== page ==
Login   Sign Up 


As She Takes it All

by Jordan789 

Posted: 07 August 2007
Word Count: 61
Summary: Here goes

Font Size

Printable Version
Print Double spaced

Watch the leaftower, gentle against the black night.
Watch the seagull, down-feathers fluffed against the cold.
Watch the warding light, rotating from sea to land to cloud,
to me, as it searches lackadaisically for the strolling world.
The grass bends with the wind.

Wet rocks under the moonlight.

And a silent boredom on her face
as she takes it all in.

Favourite this work Favourite This Author

Comments by other Members

Tina at 12:06 on 10 August 2007  Report this post
Hello Jordan

I think everyone is sunbathing! Not much activity here anyway.

Can you clarify a few things before I say anymore about your poem?
What is a warding light? DO you mean warning light?
And - what's a leaftower?

There is a nice slow energy about this and I enjoyed reading but want to say more
I will wait for your post

Jordan789 at 14:44 on 10 August 2007  Report this post
I don't know! but they're the same thing.

Jordan789 at 17:24 on 10 August 2007  Report this post
it is a shame how quiet things are around here. WHat gives?

Tina at 10:57 on 11 August 2007  Report this post
It is that amazing phenomenon to Uk residends known as, 'sunshine' a rare thing to be adored when ever it appeasrs so as I said before I guess they are all sunbathing!

Now about your poem - I really like this bit

The grass bends with the wind.

Wet rocks under the moonlight.

And a silent boredom on her face
as she takes it all in.

but not so sure about the beginning - like the repetition but think that 'lackadaisically' is just too long a word for this line as it interrupts the flow. But hey, that's just my opinion. Its all so subjective isn't it?

Anyway I liked reading

James Graham at 14:06 on 11 August 2007  Report this post
A leaftower is a tree. Never heard them called that before, but why not? We're poets, we give things new identities.

Possibly 'lackadaisically' is too clumsy, but otherwise the language is effectively simple and the rhythm flows well in long, kind of slow-breathing lines. Where the lines are shorter, you double-space, which has a similar effect. The repeated 'Watch' helps too. The whole thing is at walking pace, which suits the tempo of what's being observed.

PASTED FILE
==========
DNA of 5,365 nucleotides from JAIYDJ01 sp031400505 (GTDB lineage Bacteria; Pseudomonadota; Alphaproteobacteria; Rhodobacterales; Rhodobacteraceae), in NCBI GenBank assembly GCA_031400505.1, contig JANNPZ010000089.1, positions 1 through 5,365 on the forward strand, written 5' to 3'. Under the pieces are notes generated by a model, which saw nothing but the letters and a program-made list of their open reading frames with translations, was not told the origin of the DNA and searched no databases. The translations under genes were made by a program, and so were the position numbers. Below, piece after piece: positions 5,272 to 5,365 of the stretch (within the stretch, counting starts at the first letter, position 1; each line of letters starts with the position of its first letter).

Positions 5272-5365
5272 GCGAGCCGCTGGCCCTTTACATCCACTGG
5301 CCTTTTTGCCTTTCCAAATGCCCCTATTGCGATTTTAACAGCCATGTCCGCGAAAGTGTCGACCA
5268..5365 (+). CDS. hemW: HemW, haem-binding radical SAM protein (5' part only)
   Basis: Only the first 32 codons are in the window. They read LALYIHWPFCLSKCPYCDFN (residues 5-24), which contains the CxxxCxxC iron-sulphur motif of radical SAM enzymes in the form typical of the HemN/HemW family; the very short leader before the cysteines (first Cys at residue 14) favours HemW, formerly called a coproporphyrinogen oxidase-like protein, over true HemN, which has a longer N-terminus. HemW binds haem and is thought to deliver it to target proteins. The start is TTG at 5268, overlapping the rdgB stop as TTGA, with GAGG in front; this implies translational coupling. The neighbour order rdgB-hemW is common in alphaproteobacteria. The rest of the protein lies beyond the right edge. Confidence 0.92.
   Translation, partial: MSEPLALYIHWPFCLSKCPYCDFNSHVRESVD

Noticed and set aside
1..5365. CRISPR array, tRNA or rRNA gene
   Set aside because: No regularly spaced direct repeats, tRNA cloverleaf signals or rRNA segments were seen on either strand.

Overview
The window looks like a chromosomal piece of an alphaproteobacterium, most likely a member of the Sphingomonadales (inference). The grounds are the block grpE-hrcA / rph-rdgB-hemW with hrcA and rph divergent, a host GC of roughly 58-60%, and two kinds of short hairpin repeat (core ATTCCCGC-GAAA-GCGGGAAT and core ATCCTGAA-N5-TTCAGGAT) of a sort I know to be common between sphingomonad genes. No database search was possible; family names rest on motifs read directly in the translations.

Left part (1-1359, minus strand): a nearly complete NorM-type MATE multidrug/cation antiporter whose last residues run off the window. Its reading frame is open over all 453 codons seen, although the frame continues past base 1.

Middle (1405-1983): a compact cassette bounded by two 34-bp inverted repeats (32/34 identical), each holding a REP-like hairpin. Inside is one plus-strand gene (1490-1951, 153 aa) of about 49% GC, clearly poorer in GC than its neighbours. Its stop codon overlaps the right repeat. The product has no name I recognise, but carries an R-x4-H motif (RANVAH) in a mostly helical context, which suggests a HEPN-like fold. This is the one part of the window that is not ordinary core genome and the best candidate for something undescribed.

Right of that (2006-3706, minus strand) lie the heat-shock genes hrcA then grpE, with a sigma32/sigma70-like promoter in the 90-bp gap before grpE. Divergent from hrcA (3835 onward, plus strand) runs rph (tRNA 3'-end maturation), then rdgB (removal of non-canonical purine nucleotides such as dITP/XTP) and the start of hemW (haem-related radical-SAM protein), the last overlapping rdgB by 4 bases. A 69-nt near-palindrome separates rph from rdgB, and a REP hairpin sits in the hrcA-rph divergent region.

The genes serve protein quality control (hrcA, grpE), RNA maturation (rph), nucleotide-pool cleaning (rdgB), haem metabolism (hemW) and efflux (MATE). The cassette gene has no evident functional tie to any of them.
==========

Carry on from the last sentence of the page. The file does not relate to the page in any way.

Each of the things the speaker tells himself to 'watch', and invites us to watch too inside our heads, is much more interesting than boring. To put it a little more strongly, the tree, bird, lighthouse (which seems in an odd sort of way a natural thing) grass and rocks are some of the wonders of the world.

But...Watch? 'she' says. May as well watch paint dry. I felt at first that I wanted more detail as to who 'she' is, but after a while it began to seem ok to leave her almost anonymous. She is someone who would be bored by things that don't move at a 21st century pace. She would be more excited, perhaps, by the world as seen on a screen than by the real world seen with the naked eye. I think of trailers for TV dramas, for example, which cut at top speed from somebody pointing a gun to somebody jumping out of a burning building to somebody saying 'There's nowhere to run to', etc. etc. Although we don't know who 'she' is, we know what she represents.

'She takes it all in' must be ironic - especially with the title being 'As she takes it all' which isn't quite the same, more passive. In the title, she 'takes it' presumably because she has nothing else to do; 'takes it in' is closer to what the imaginative observer (the poem's speaker) does. But in her case it's ironic - she takes it in, then it evaporates and is forgotten.


To post comments you need to become a member. If you are already a member, please log in .